For The King has been in my Twitch account for literal years but the combination of the generic name, generic art style, and generic description just sapped any interest I had whenever I came across it, and I never played it. Until someone heaped it with praise in another forum, and that convinced me to give it a go.
It’s ostensibly a roguelike, complete with an “expect to die a lot” notification on the main menu, but I won my very first attempt, and it only took me… eight hours. Yeah, it’s LONG. You have a hex-based overworld full of towns, monsters, dungeons, random events, and a day-night-cycle, and you control three characters separately and engage monsters in turn-based combat with “coin flips” to determine the success or failure of your attacks and abilities.* Your characters gain XP from combat and level up, gain loot and gold to spend in towns, where you also pick up sidequests, and all the while you travel the land (which is HUGE) following orders from whatever commanding voice gives you your main quest at the moment.
So yeah, it’s pretty meaty for a roguelike. This is basically a full seven-course meal of RPG mechanics exploding out of a takeout box labeled “roguelike”. There are six campaigns with three difficulty levels each, but I can’t imagine wanting to play any of them more than once. On top of that, there’s an unlock system for additional weapons, armor, characters, overworld events, and cosmetics, but I haven’t needed (or noticed the absence of) a single one in my first playthrough. I just went out, killed monsters, raided dungeons, decked out my characters in the shiniest loot, and by basically following the main quest and using my brain I killed the final boss with a whole pile of rare emergency consumables to spare.
But I prefer this to the alternative, where I sink four hours into a single playthrough and die somehow, then be forced to do it all over again but with maybe an extra overworld event unlocked. I just see no reason for this to be a roguelike at all. Aside from that, though, it’s well-designed, satisfying, the RNG doesn’t drive me crazy (which it almost always does in tactics games), sufficiently complex to provide interesting choices but not so much that it’s overwhelming, and presented in a UI that’s not so clunky that it’s a pain in the ass to play and not so obtuse that you can’t figure out what anything does. I don’t think I love any part of it, but it accomplishes everything it sets out to do with competence. So the developers deserve a lot of credit for that, at least.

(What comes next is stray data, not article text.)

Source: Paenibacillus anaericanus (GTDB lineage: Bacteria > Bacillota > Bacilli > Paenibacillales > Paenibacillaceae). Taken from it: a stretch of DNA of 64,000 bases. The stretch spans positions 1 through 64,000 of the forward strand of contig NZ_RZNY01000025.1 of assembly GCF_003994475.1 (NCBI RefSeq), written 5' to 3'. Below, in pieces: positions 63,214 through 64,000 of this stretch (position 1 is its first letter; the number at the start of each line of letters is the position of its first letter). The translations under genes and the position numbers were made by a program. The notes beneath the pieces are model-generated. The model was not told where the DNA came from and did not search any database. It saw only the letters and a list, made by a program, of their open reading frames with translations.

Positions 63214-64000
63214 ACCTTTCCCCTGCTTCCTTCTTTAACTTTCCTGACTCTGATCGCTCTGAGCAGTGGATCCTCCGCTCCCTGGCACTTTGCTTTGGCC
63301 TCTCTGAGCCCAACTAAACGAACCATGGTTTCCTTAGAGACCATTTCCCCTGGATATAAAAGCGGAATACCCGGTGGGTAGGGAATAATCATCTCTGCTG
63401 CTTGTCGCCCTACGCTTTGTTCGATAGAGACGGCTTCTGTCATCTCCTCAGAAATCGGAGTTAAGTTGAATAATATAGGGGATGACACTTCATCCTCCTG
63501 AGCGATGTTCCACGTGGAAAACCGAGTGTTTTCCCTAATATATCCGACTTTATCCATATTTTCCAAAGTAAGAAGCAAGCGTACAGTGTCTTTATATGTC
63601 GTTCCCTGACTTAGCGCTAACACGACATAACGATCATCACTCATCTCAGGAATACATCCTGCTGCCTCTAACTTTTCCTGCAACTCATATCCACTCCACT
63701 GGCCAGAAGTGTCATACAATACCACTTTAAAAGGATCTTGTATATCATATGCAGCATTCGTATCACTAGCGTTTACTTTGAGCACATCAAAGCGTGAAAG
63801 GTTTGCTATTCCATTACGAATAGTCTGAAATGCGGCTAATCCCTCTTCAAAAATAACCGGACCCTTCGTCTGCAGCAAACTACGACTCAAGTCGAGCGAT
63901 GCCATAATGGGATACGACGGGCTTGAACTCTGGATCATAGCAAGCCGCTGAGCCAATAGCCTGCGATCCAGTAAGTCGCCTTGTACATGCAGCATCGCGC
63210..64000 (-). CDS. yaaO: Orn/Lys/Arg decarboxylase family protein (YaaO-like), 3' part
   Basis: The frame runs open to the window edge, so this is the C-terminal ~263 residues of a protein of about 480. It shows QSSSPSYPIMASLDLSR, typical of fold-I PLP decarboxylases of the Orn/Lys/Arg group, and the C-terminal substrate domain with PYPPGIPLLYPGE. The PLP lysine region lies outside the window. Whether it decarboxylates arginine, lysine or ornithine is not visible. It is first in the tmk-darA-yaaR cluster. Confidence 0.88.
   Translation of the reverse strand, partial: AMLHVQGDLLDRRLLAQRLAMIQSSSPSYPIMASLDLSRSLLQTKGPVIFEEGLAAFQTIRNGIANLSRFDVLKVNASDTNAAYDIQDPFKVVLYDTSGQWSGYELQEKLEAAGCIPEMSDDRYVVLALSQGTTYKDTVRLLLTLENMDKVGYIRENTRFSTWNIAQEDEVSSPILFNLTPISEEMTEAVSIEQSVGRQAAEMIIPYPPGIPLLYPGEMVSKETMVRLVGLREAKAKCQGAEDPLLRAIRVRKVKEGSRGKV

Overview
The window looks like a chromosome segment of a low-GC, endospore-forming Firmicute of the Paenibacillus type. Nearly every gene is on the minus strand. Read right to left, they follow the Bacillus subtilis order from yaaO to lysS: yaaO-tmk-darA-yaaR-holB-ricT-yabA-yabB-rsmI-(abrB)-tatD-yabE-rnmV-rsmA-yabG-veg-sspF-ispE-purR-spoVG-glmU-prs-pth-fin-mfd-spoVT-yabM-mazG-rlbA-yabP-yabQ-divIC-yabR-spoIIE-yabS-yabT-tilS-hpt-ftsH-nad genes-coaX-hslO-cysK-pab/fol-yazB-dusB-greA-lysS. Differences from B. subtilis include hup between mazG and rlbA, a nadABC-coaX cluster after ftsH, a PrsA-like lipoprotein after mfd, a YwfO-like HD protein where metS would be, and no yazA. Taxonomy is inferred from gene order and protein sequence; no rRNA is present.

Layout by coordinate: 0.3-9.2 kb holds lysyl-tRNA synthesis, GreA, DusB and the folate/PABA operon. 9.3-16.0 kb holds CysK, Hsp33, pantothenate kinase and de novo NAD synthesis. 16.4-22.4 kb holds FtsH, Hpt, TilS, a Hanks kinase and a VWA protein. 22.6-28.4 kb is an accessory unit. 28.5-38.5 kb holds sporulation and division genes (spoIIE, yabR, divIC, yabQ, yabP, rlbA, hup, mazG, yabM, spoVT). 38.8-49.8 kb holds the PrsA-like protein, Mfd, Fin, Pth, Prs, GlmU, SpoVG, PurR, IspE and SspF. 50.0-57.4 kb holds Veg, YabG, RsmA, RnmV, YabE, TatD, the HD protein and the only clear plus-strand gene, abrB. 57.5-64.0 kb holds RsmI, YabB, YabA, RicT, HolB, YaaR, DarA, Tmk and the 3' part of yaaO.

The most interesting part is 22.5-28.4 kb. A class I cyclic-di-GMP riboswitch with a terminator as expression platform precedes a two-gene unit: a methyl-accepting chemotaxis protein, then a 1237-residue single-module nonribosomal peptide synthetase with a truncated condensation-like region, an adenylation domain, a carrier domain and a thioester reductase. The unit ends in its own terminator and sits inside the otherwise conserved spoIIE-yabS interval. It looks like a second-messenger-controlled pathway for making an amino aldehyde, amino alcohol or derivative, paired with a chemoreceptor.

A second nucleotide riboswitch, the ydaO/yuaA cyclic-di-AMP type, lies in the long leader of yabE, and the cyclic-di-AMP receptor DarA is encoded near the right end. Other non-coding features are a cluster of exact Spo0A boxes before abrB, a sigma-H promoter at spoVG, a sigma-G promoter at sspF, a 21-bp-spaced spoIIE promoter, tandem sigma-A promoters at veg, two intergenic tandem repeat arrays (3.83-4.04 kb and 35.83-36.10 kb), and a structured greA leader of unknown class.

A weapon can have an accuracy of one to six “coin flips” with the average being 3 to 4, meaning that it flips that many coins. A perfect attack succeeds on all flips and usually has an extra effect, failing one or more coin flips results in less damage and accuracy, and failing all of them might break your weapon. Your character’s awareness stat determines how likely any given coin flip is to succeed, and tends to be between 70 and 90%. You also have a limited pool of focus points (3 to start with but up to 8 if you stack the right equipment buffs) which you can spend to guarantee that some (or all) of your coin flips succeed, as well as giving a bonus to the accuracy to the rest of them. On top of this, certain attacks (both yours and the enemy’s) inflict status effects, which can deal damage over time, reduce your defenses, or remove any status immunities you might have. These only last until the end of combat, but curses (only inflicted by enemies) persist out of combat and you need to use a consumable or pay for the exorcist in town to remove them. Other consumables regain health or focus, or boost evasion or speed, and there are rare ones that buff/heal the entire party or damage all enemies, which you probably won’t get more than a handful of over the course of the game.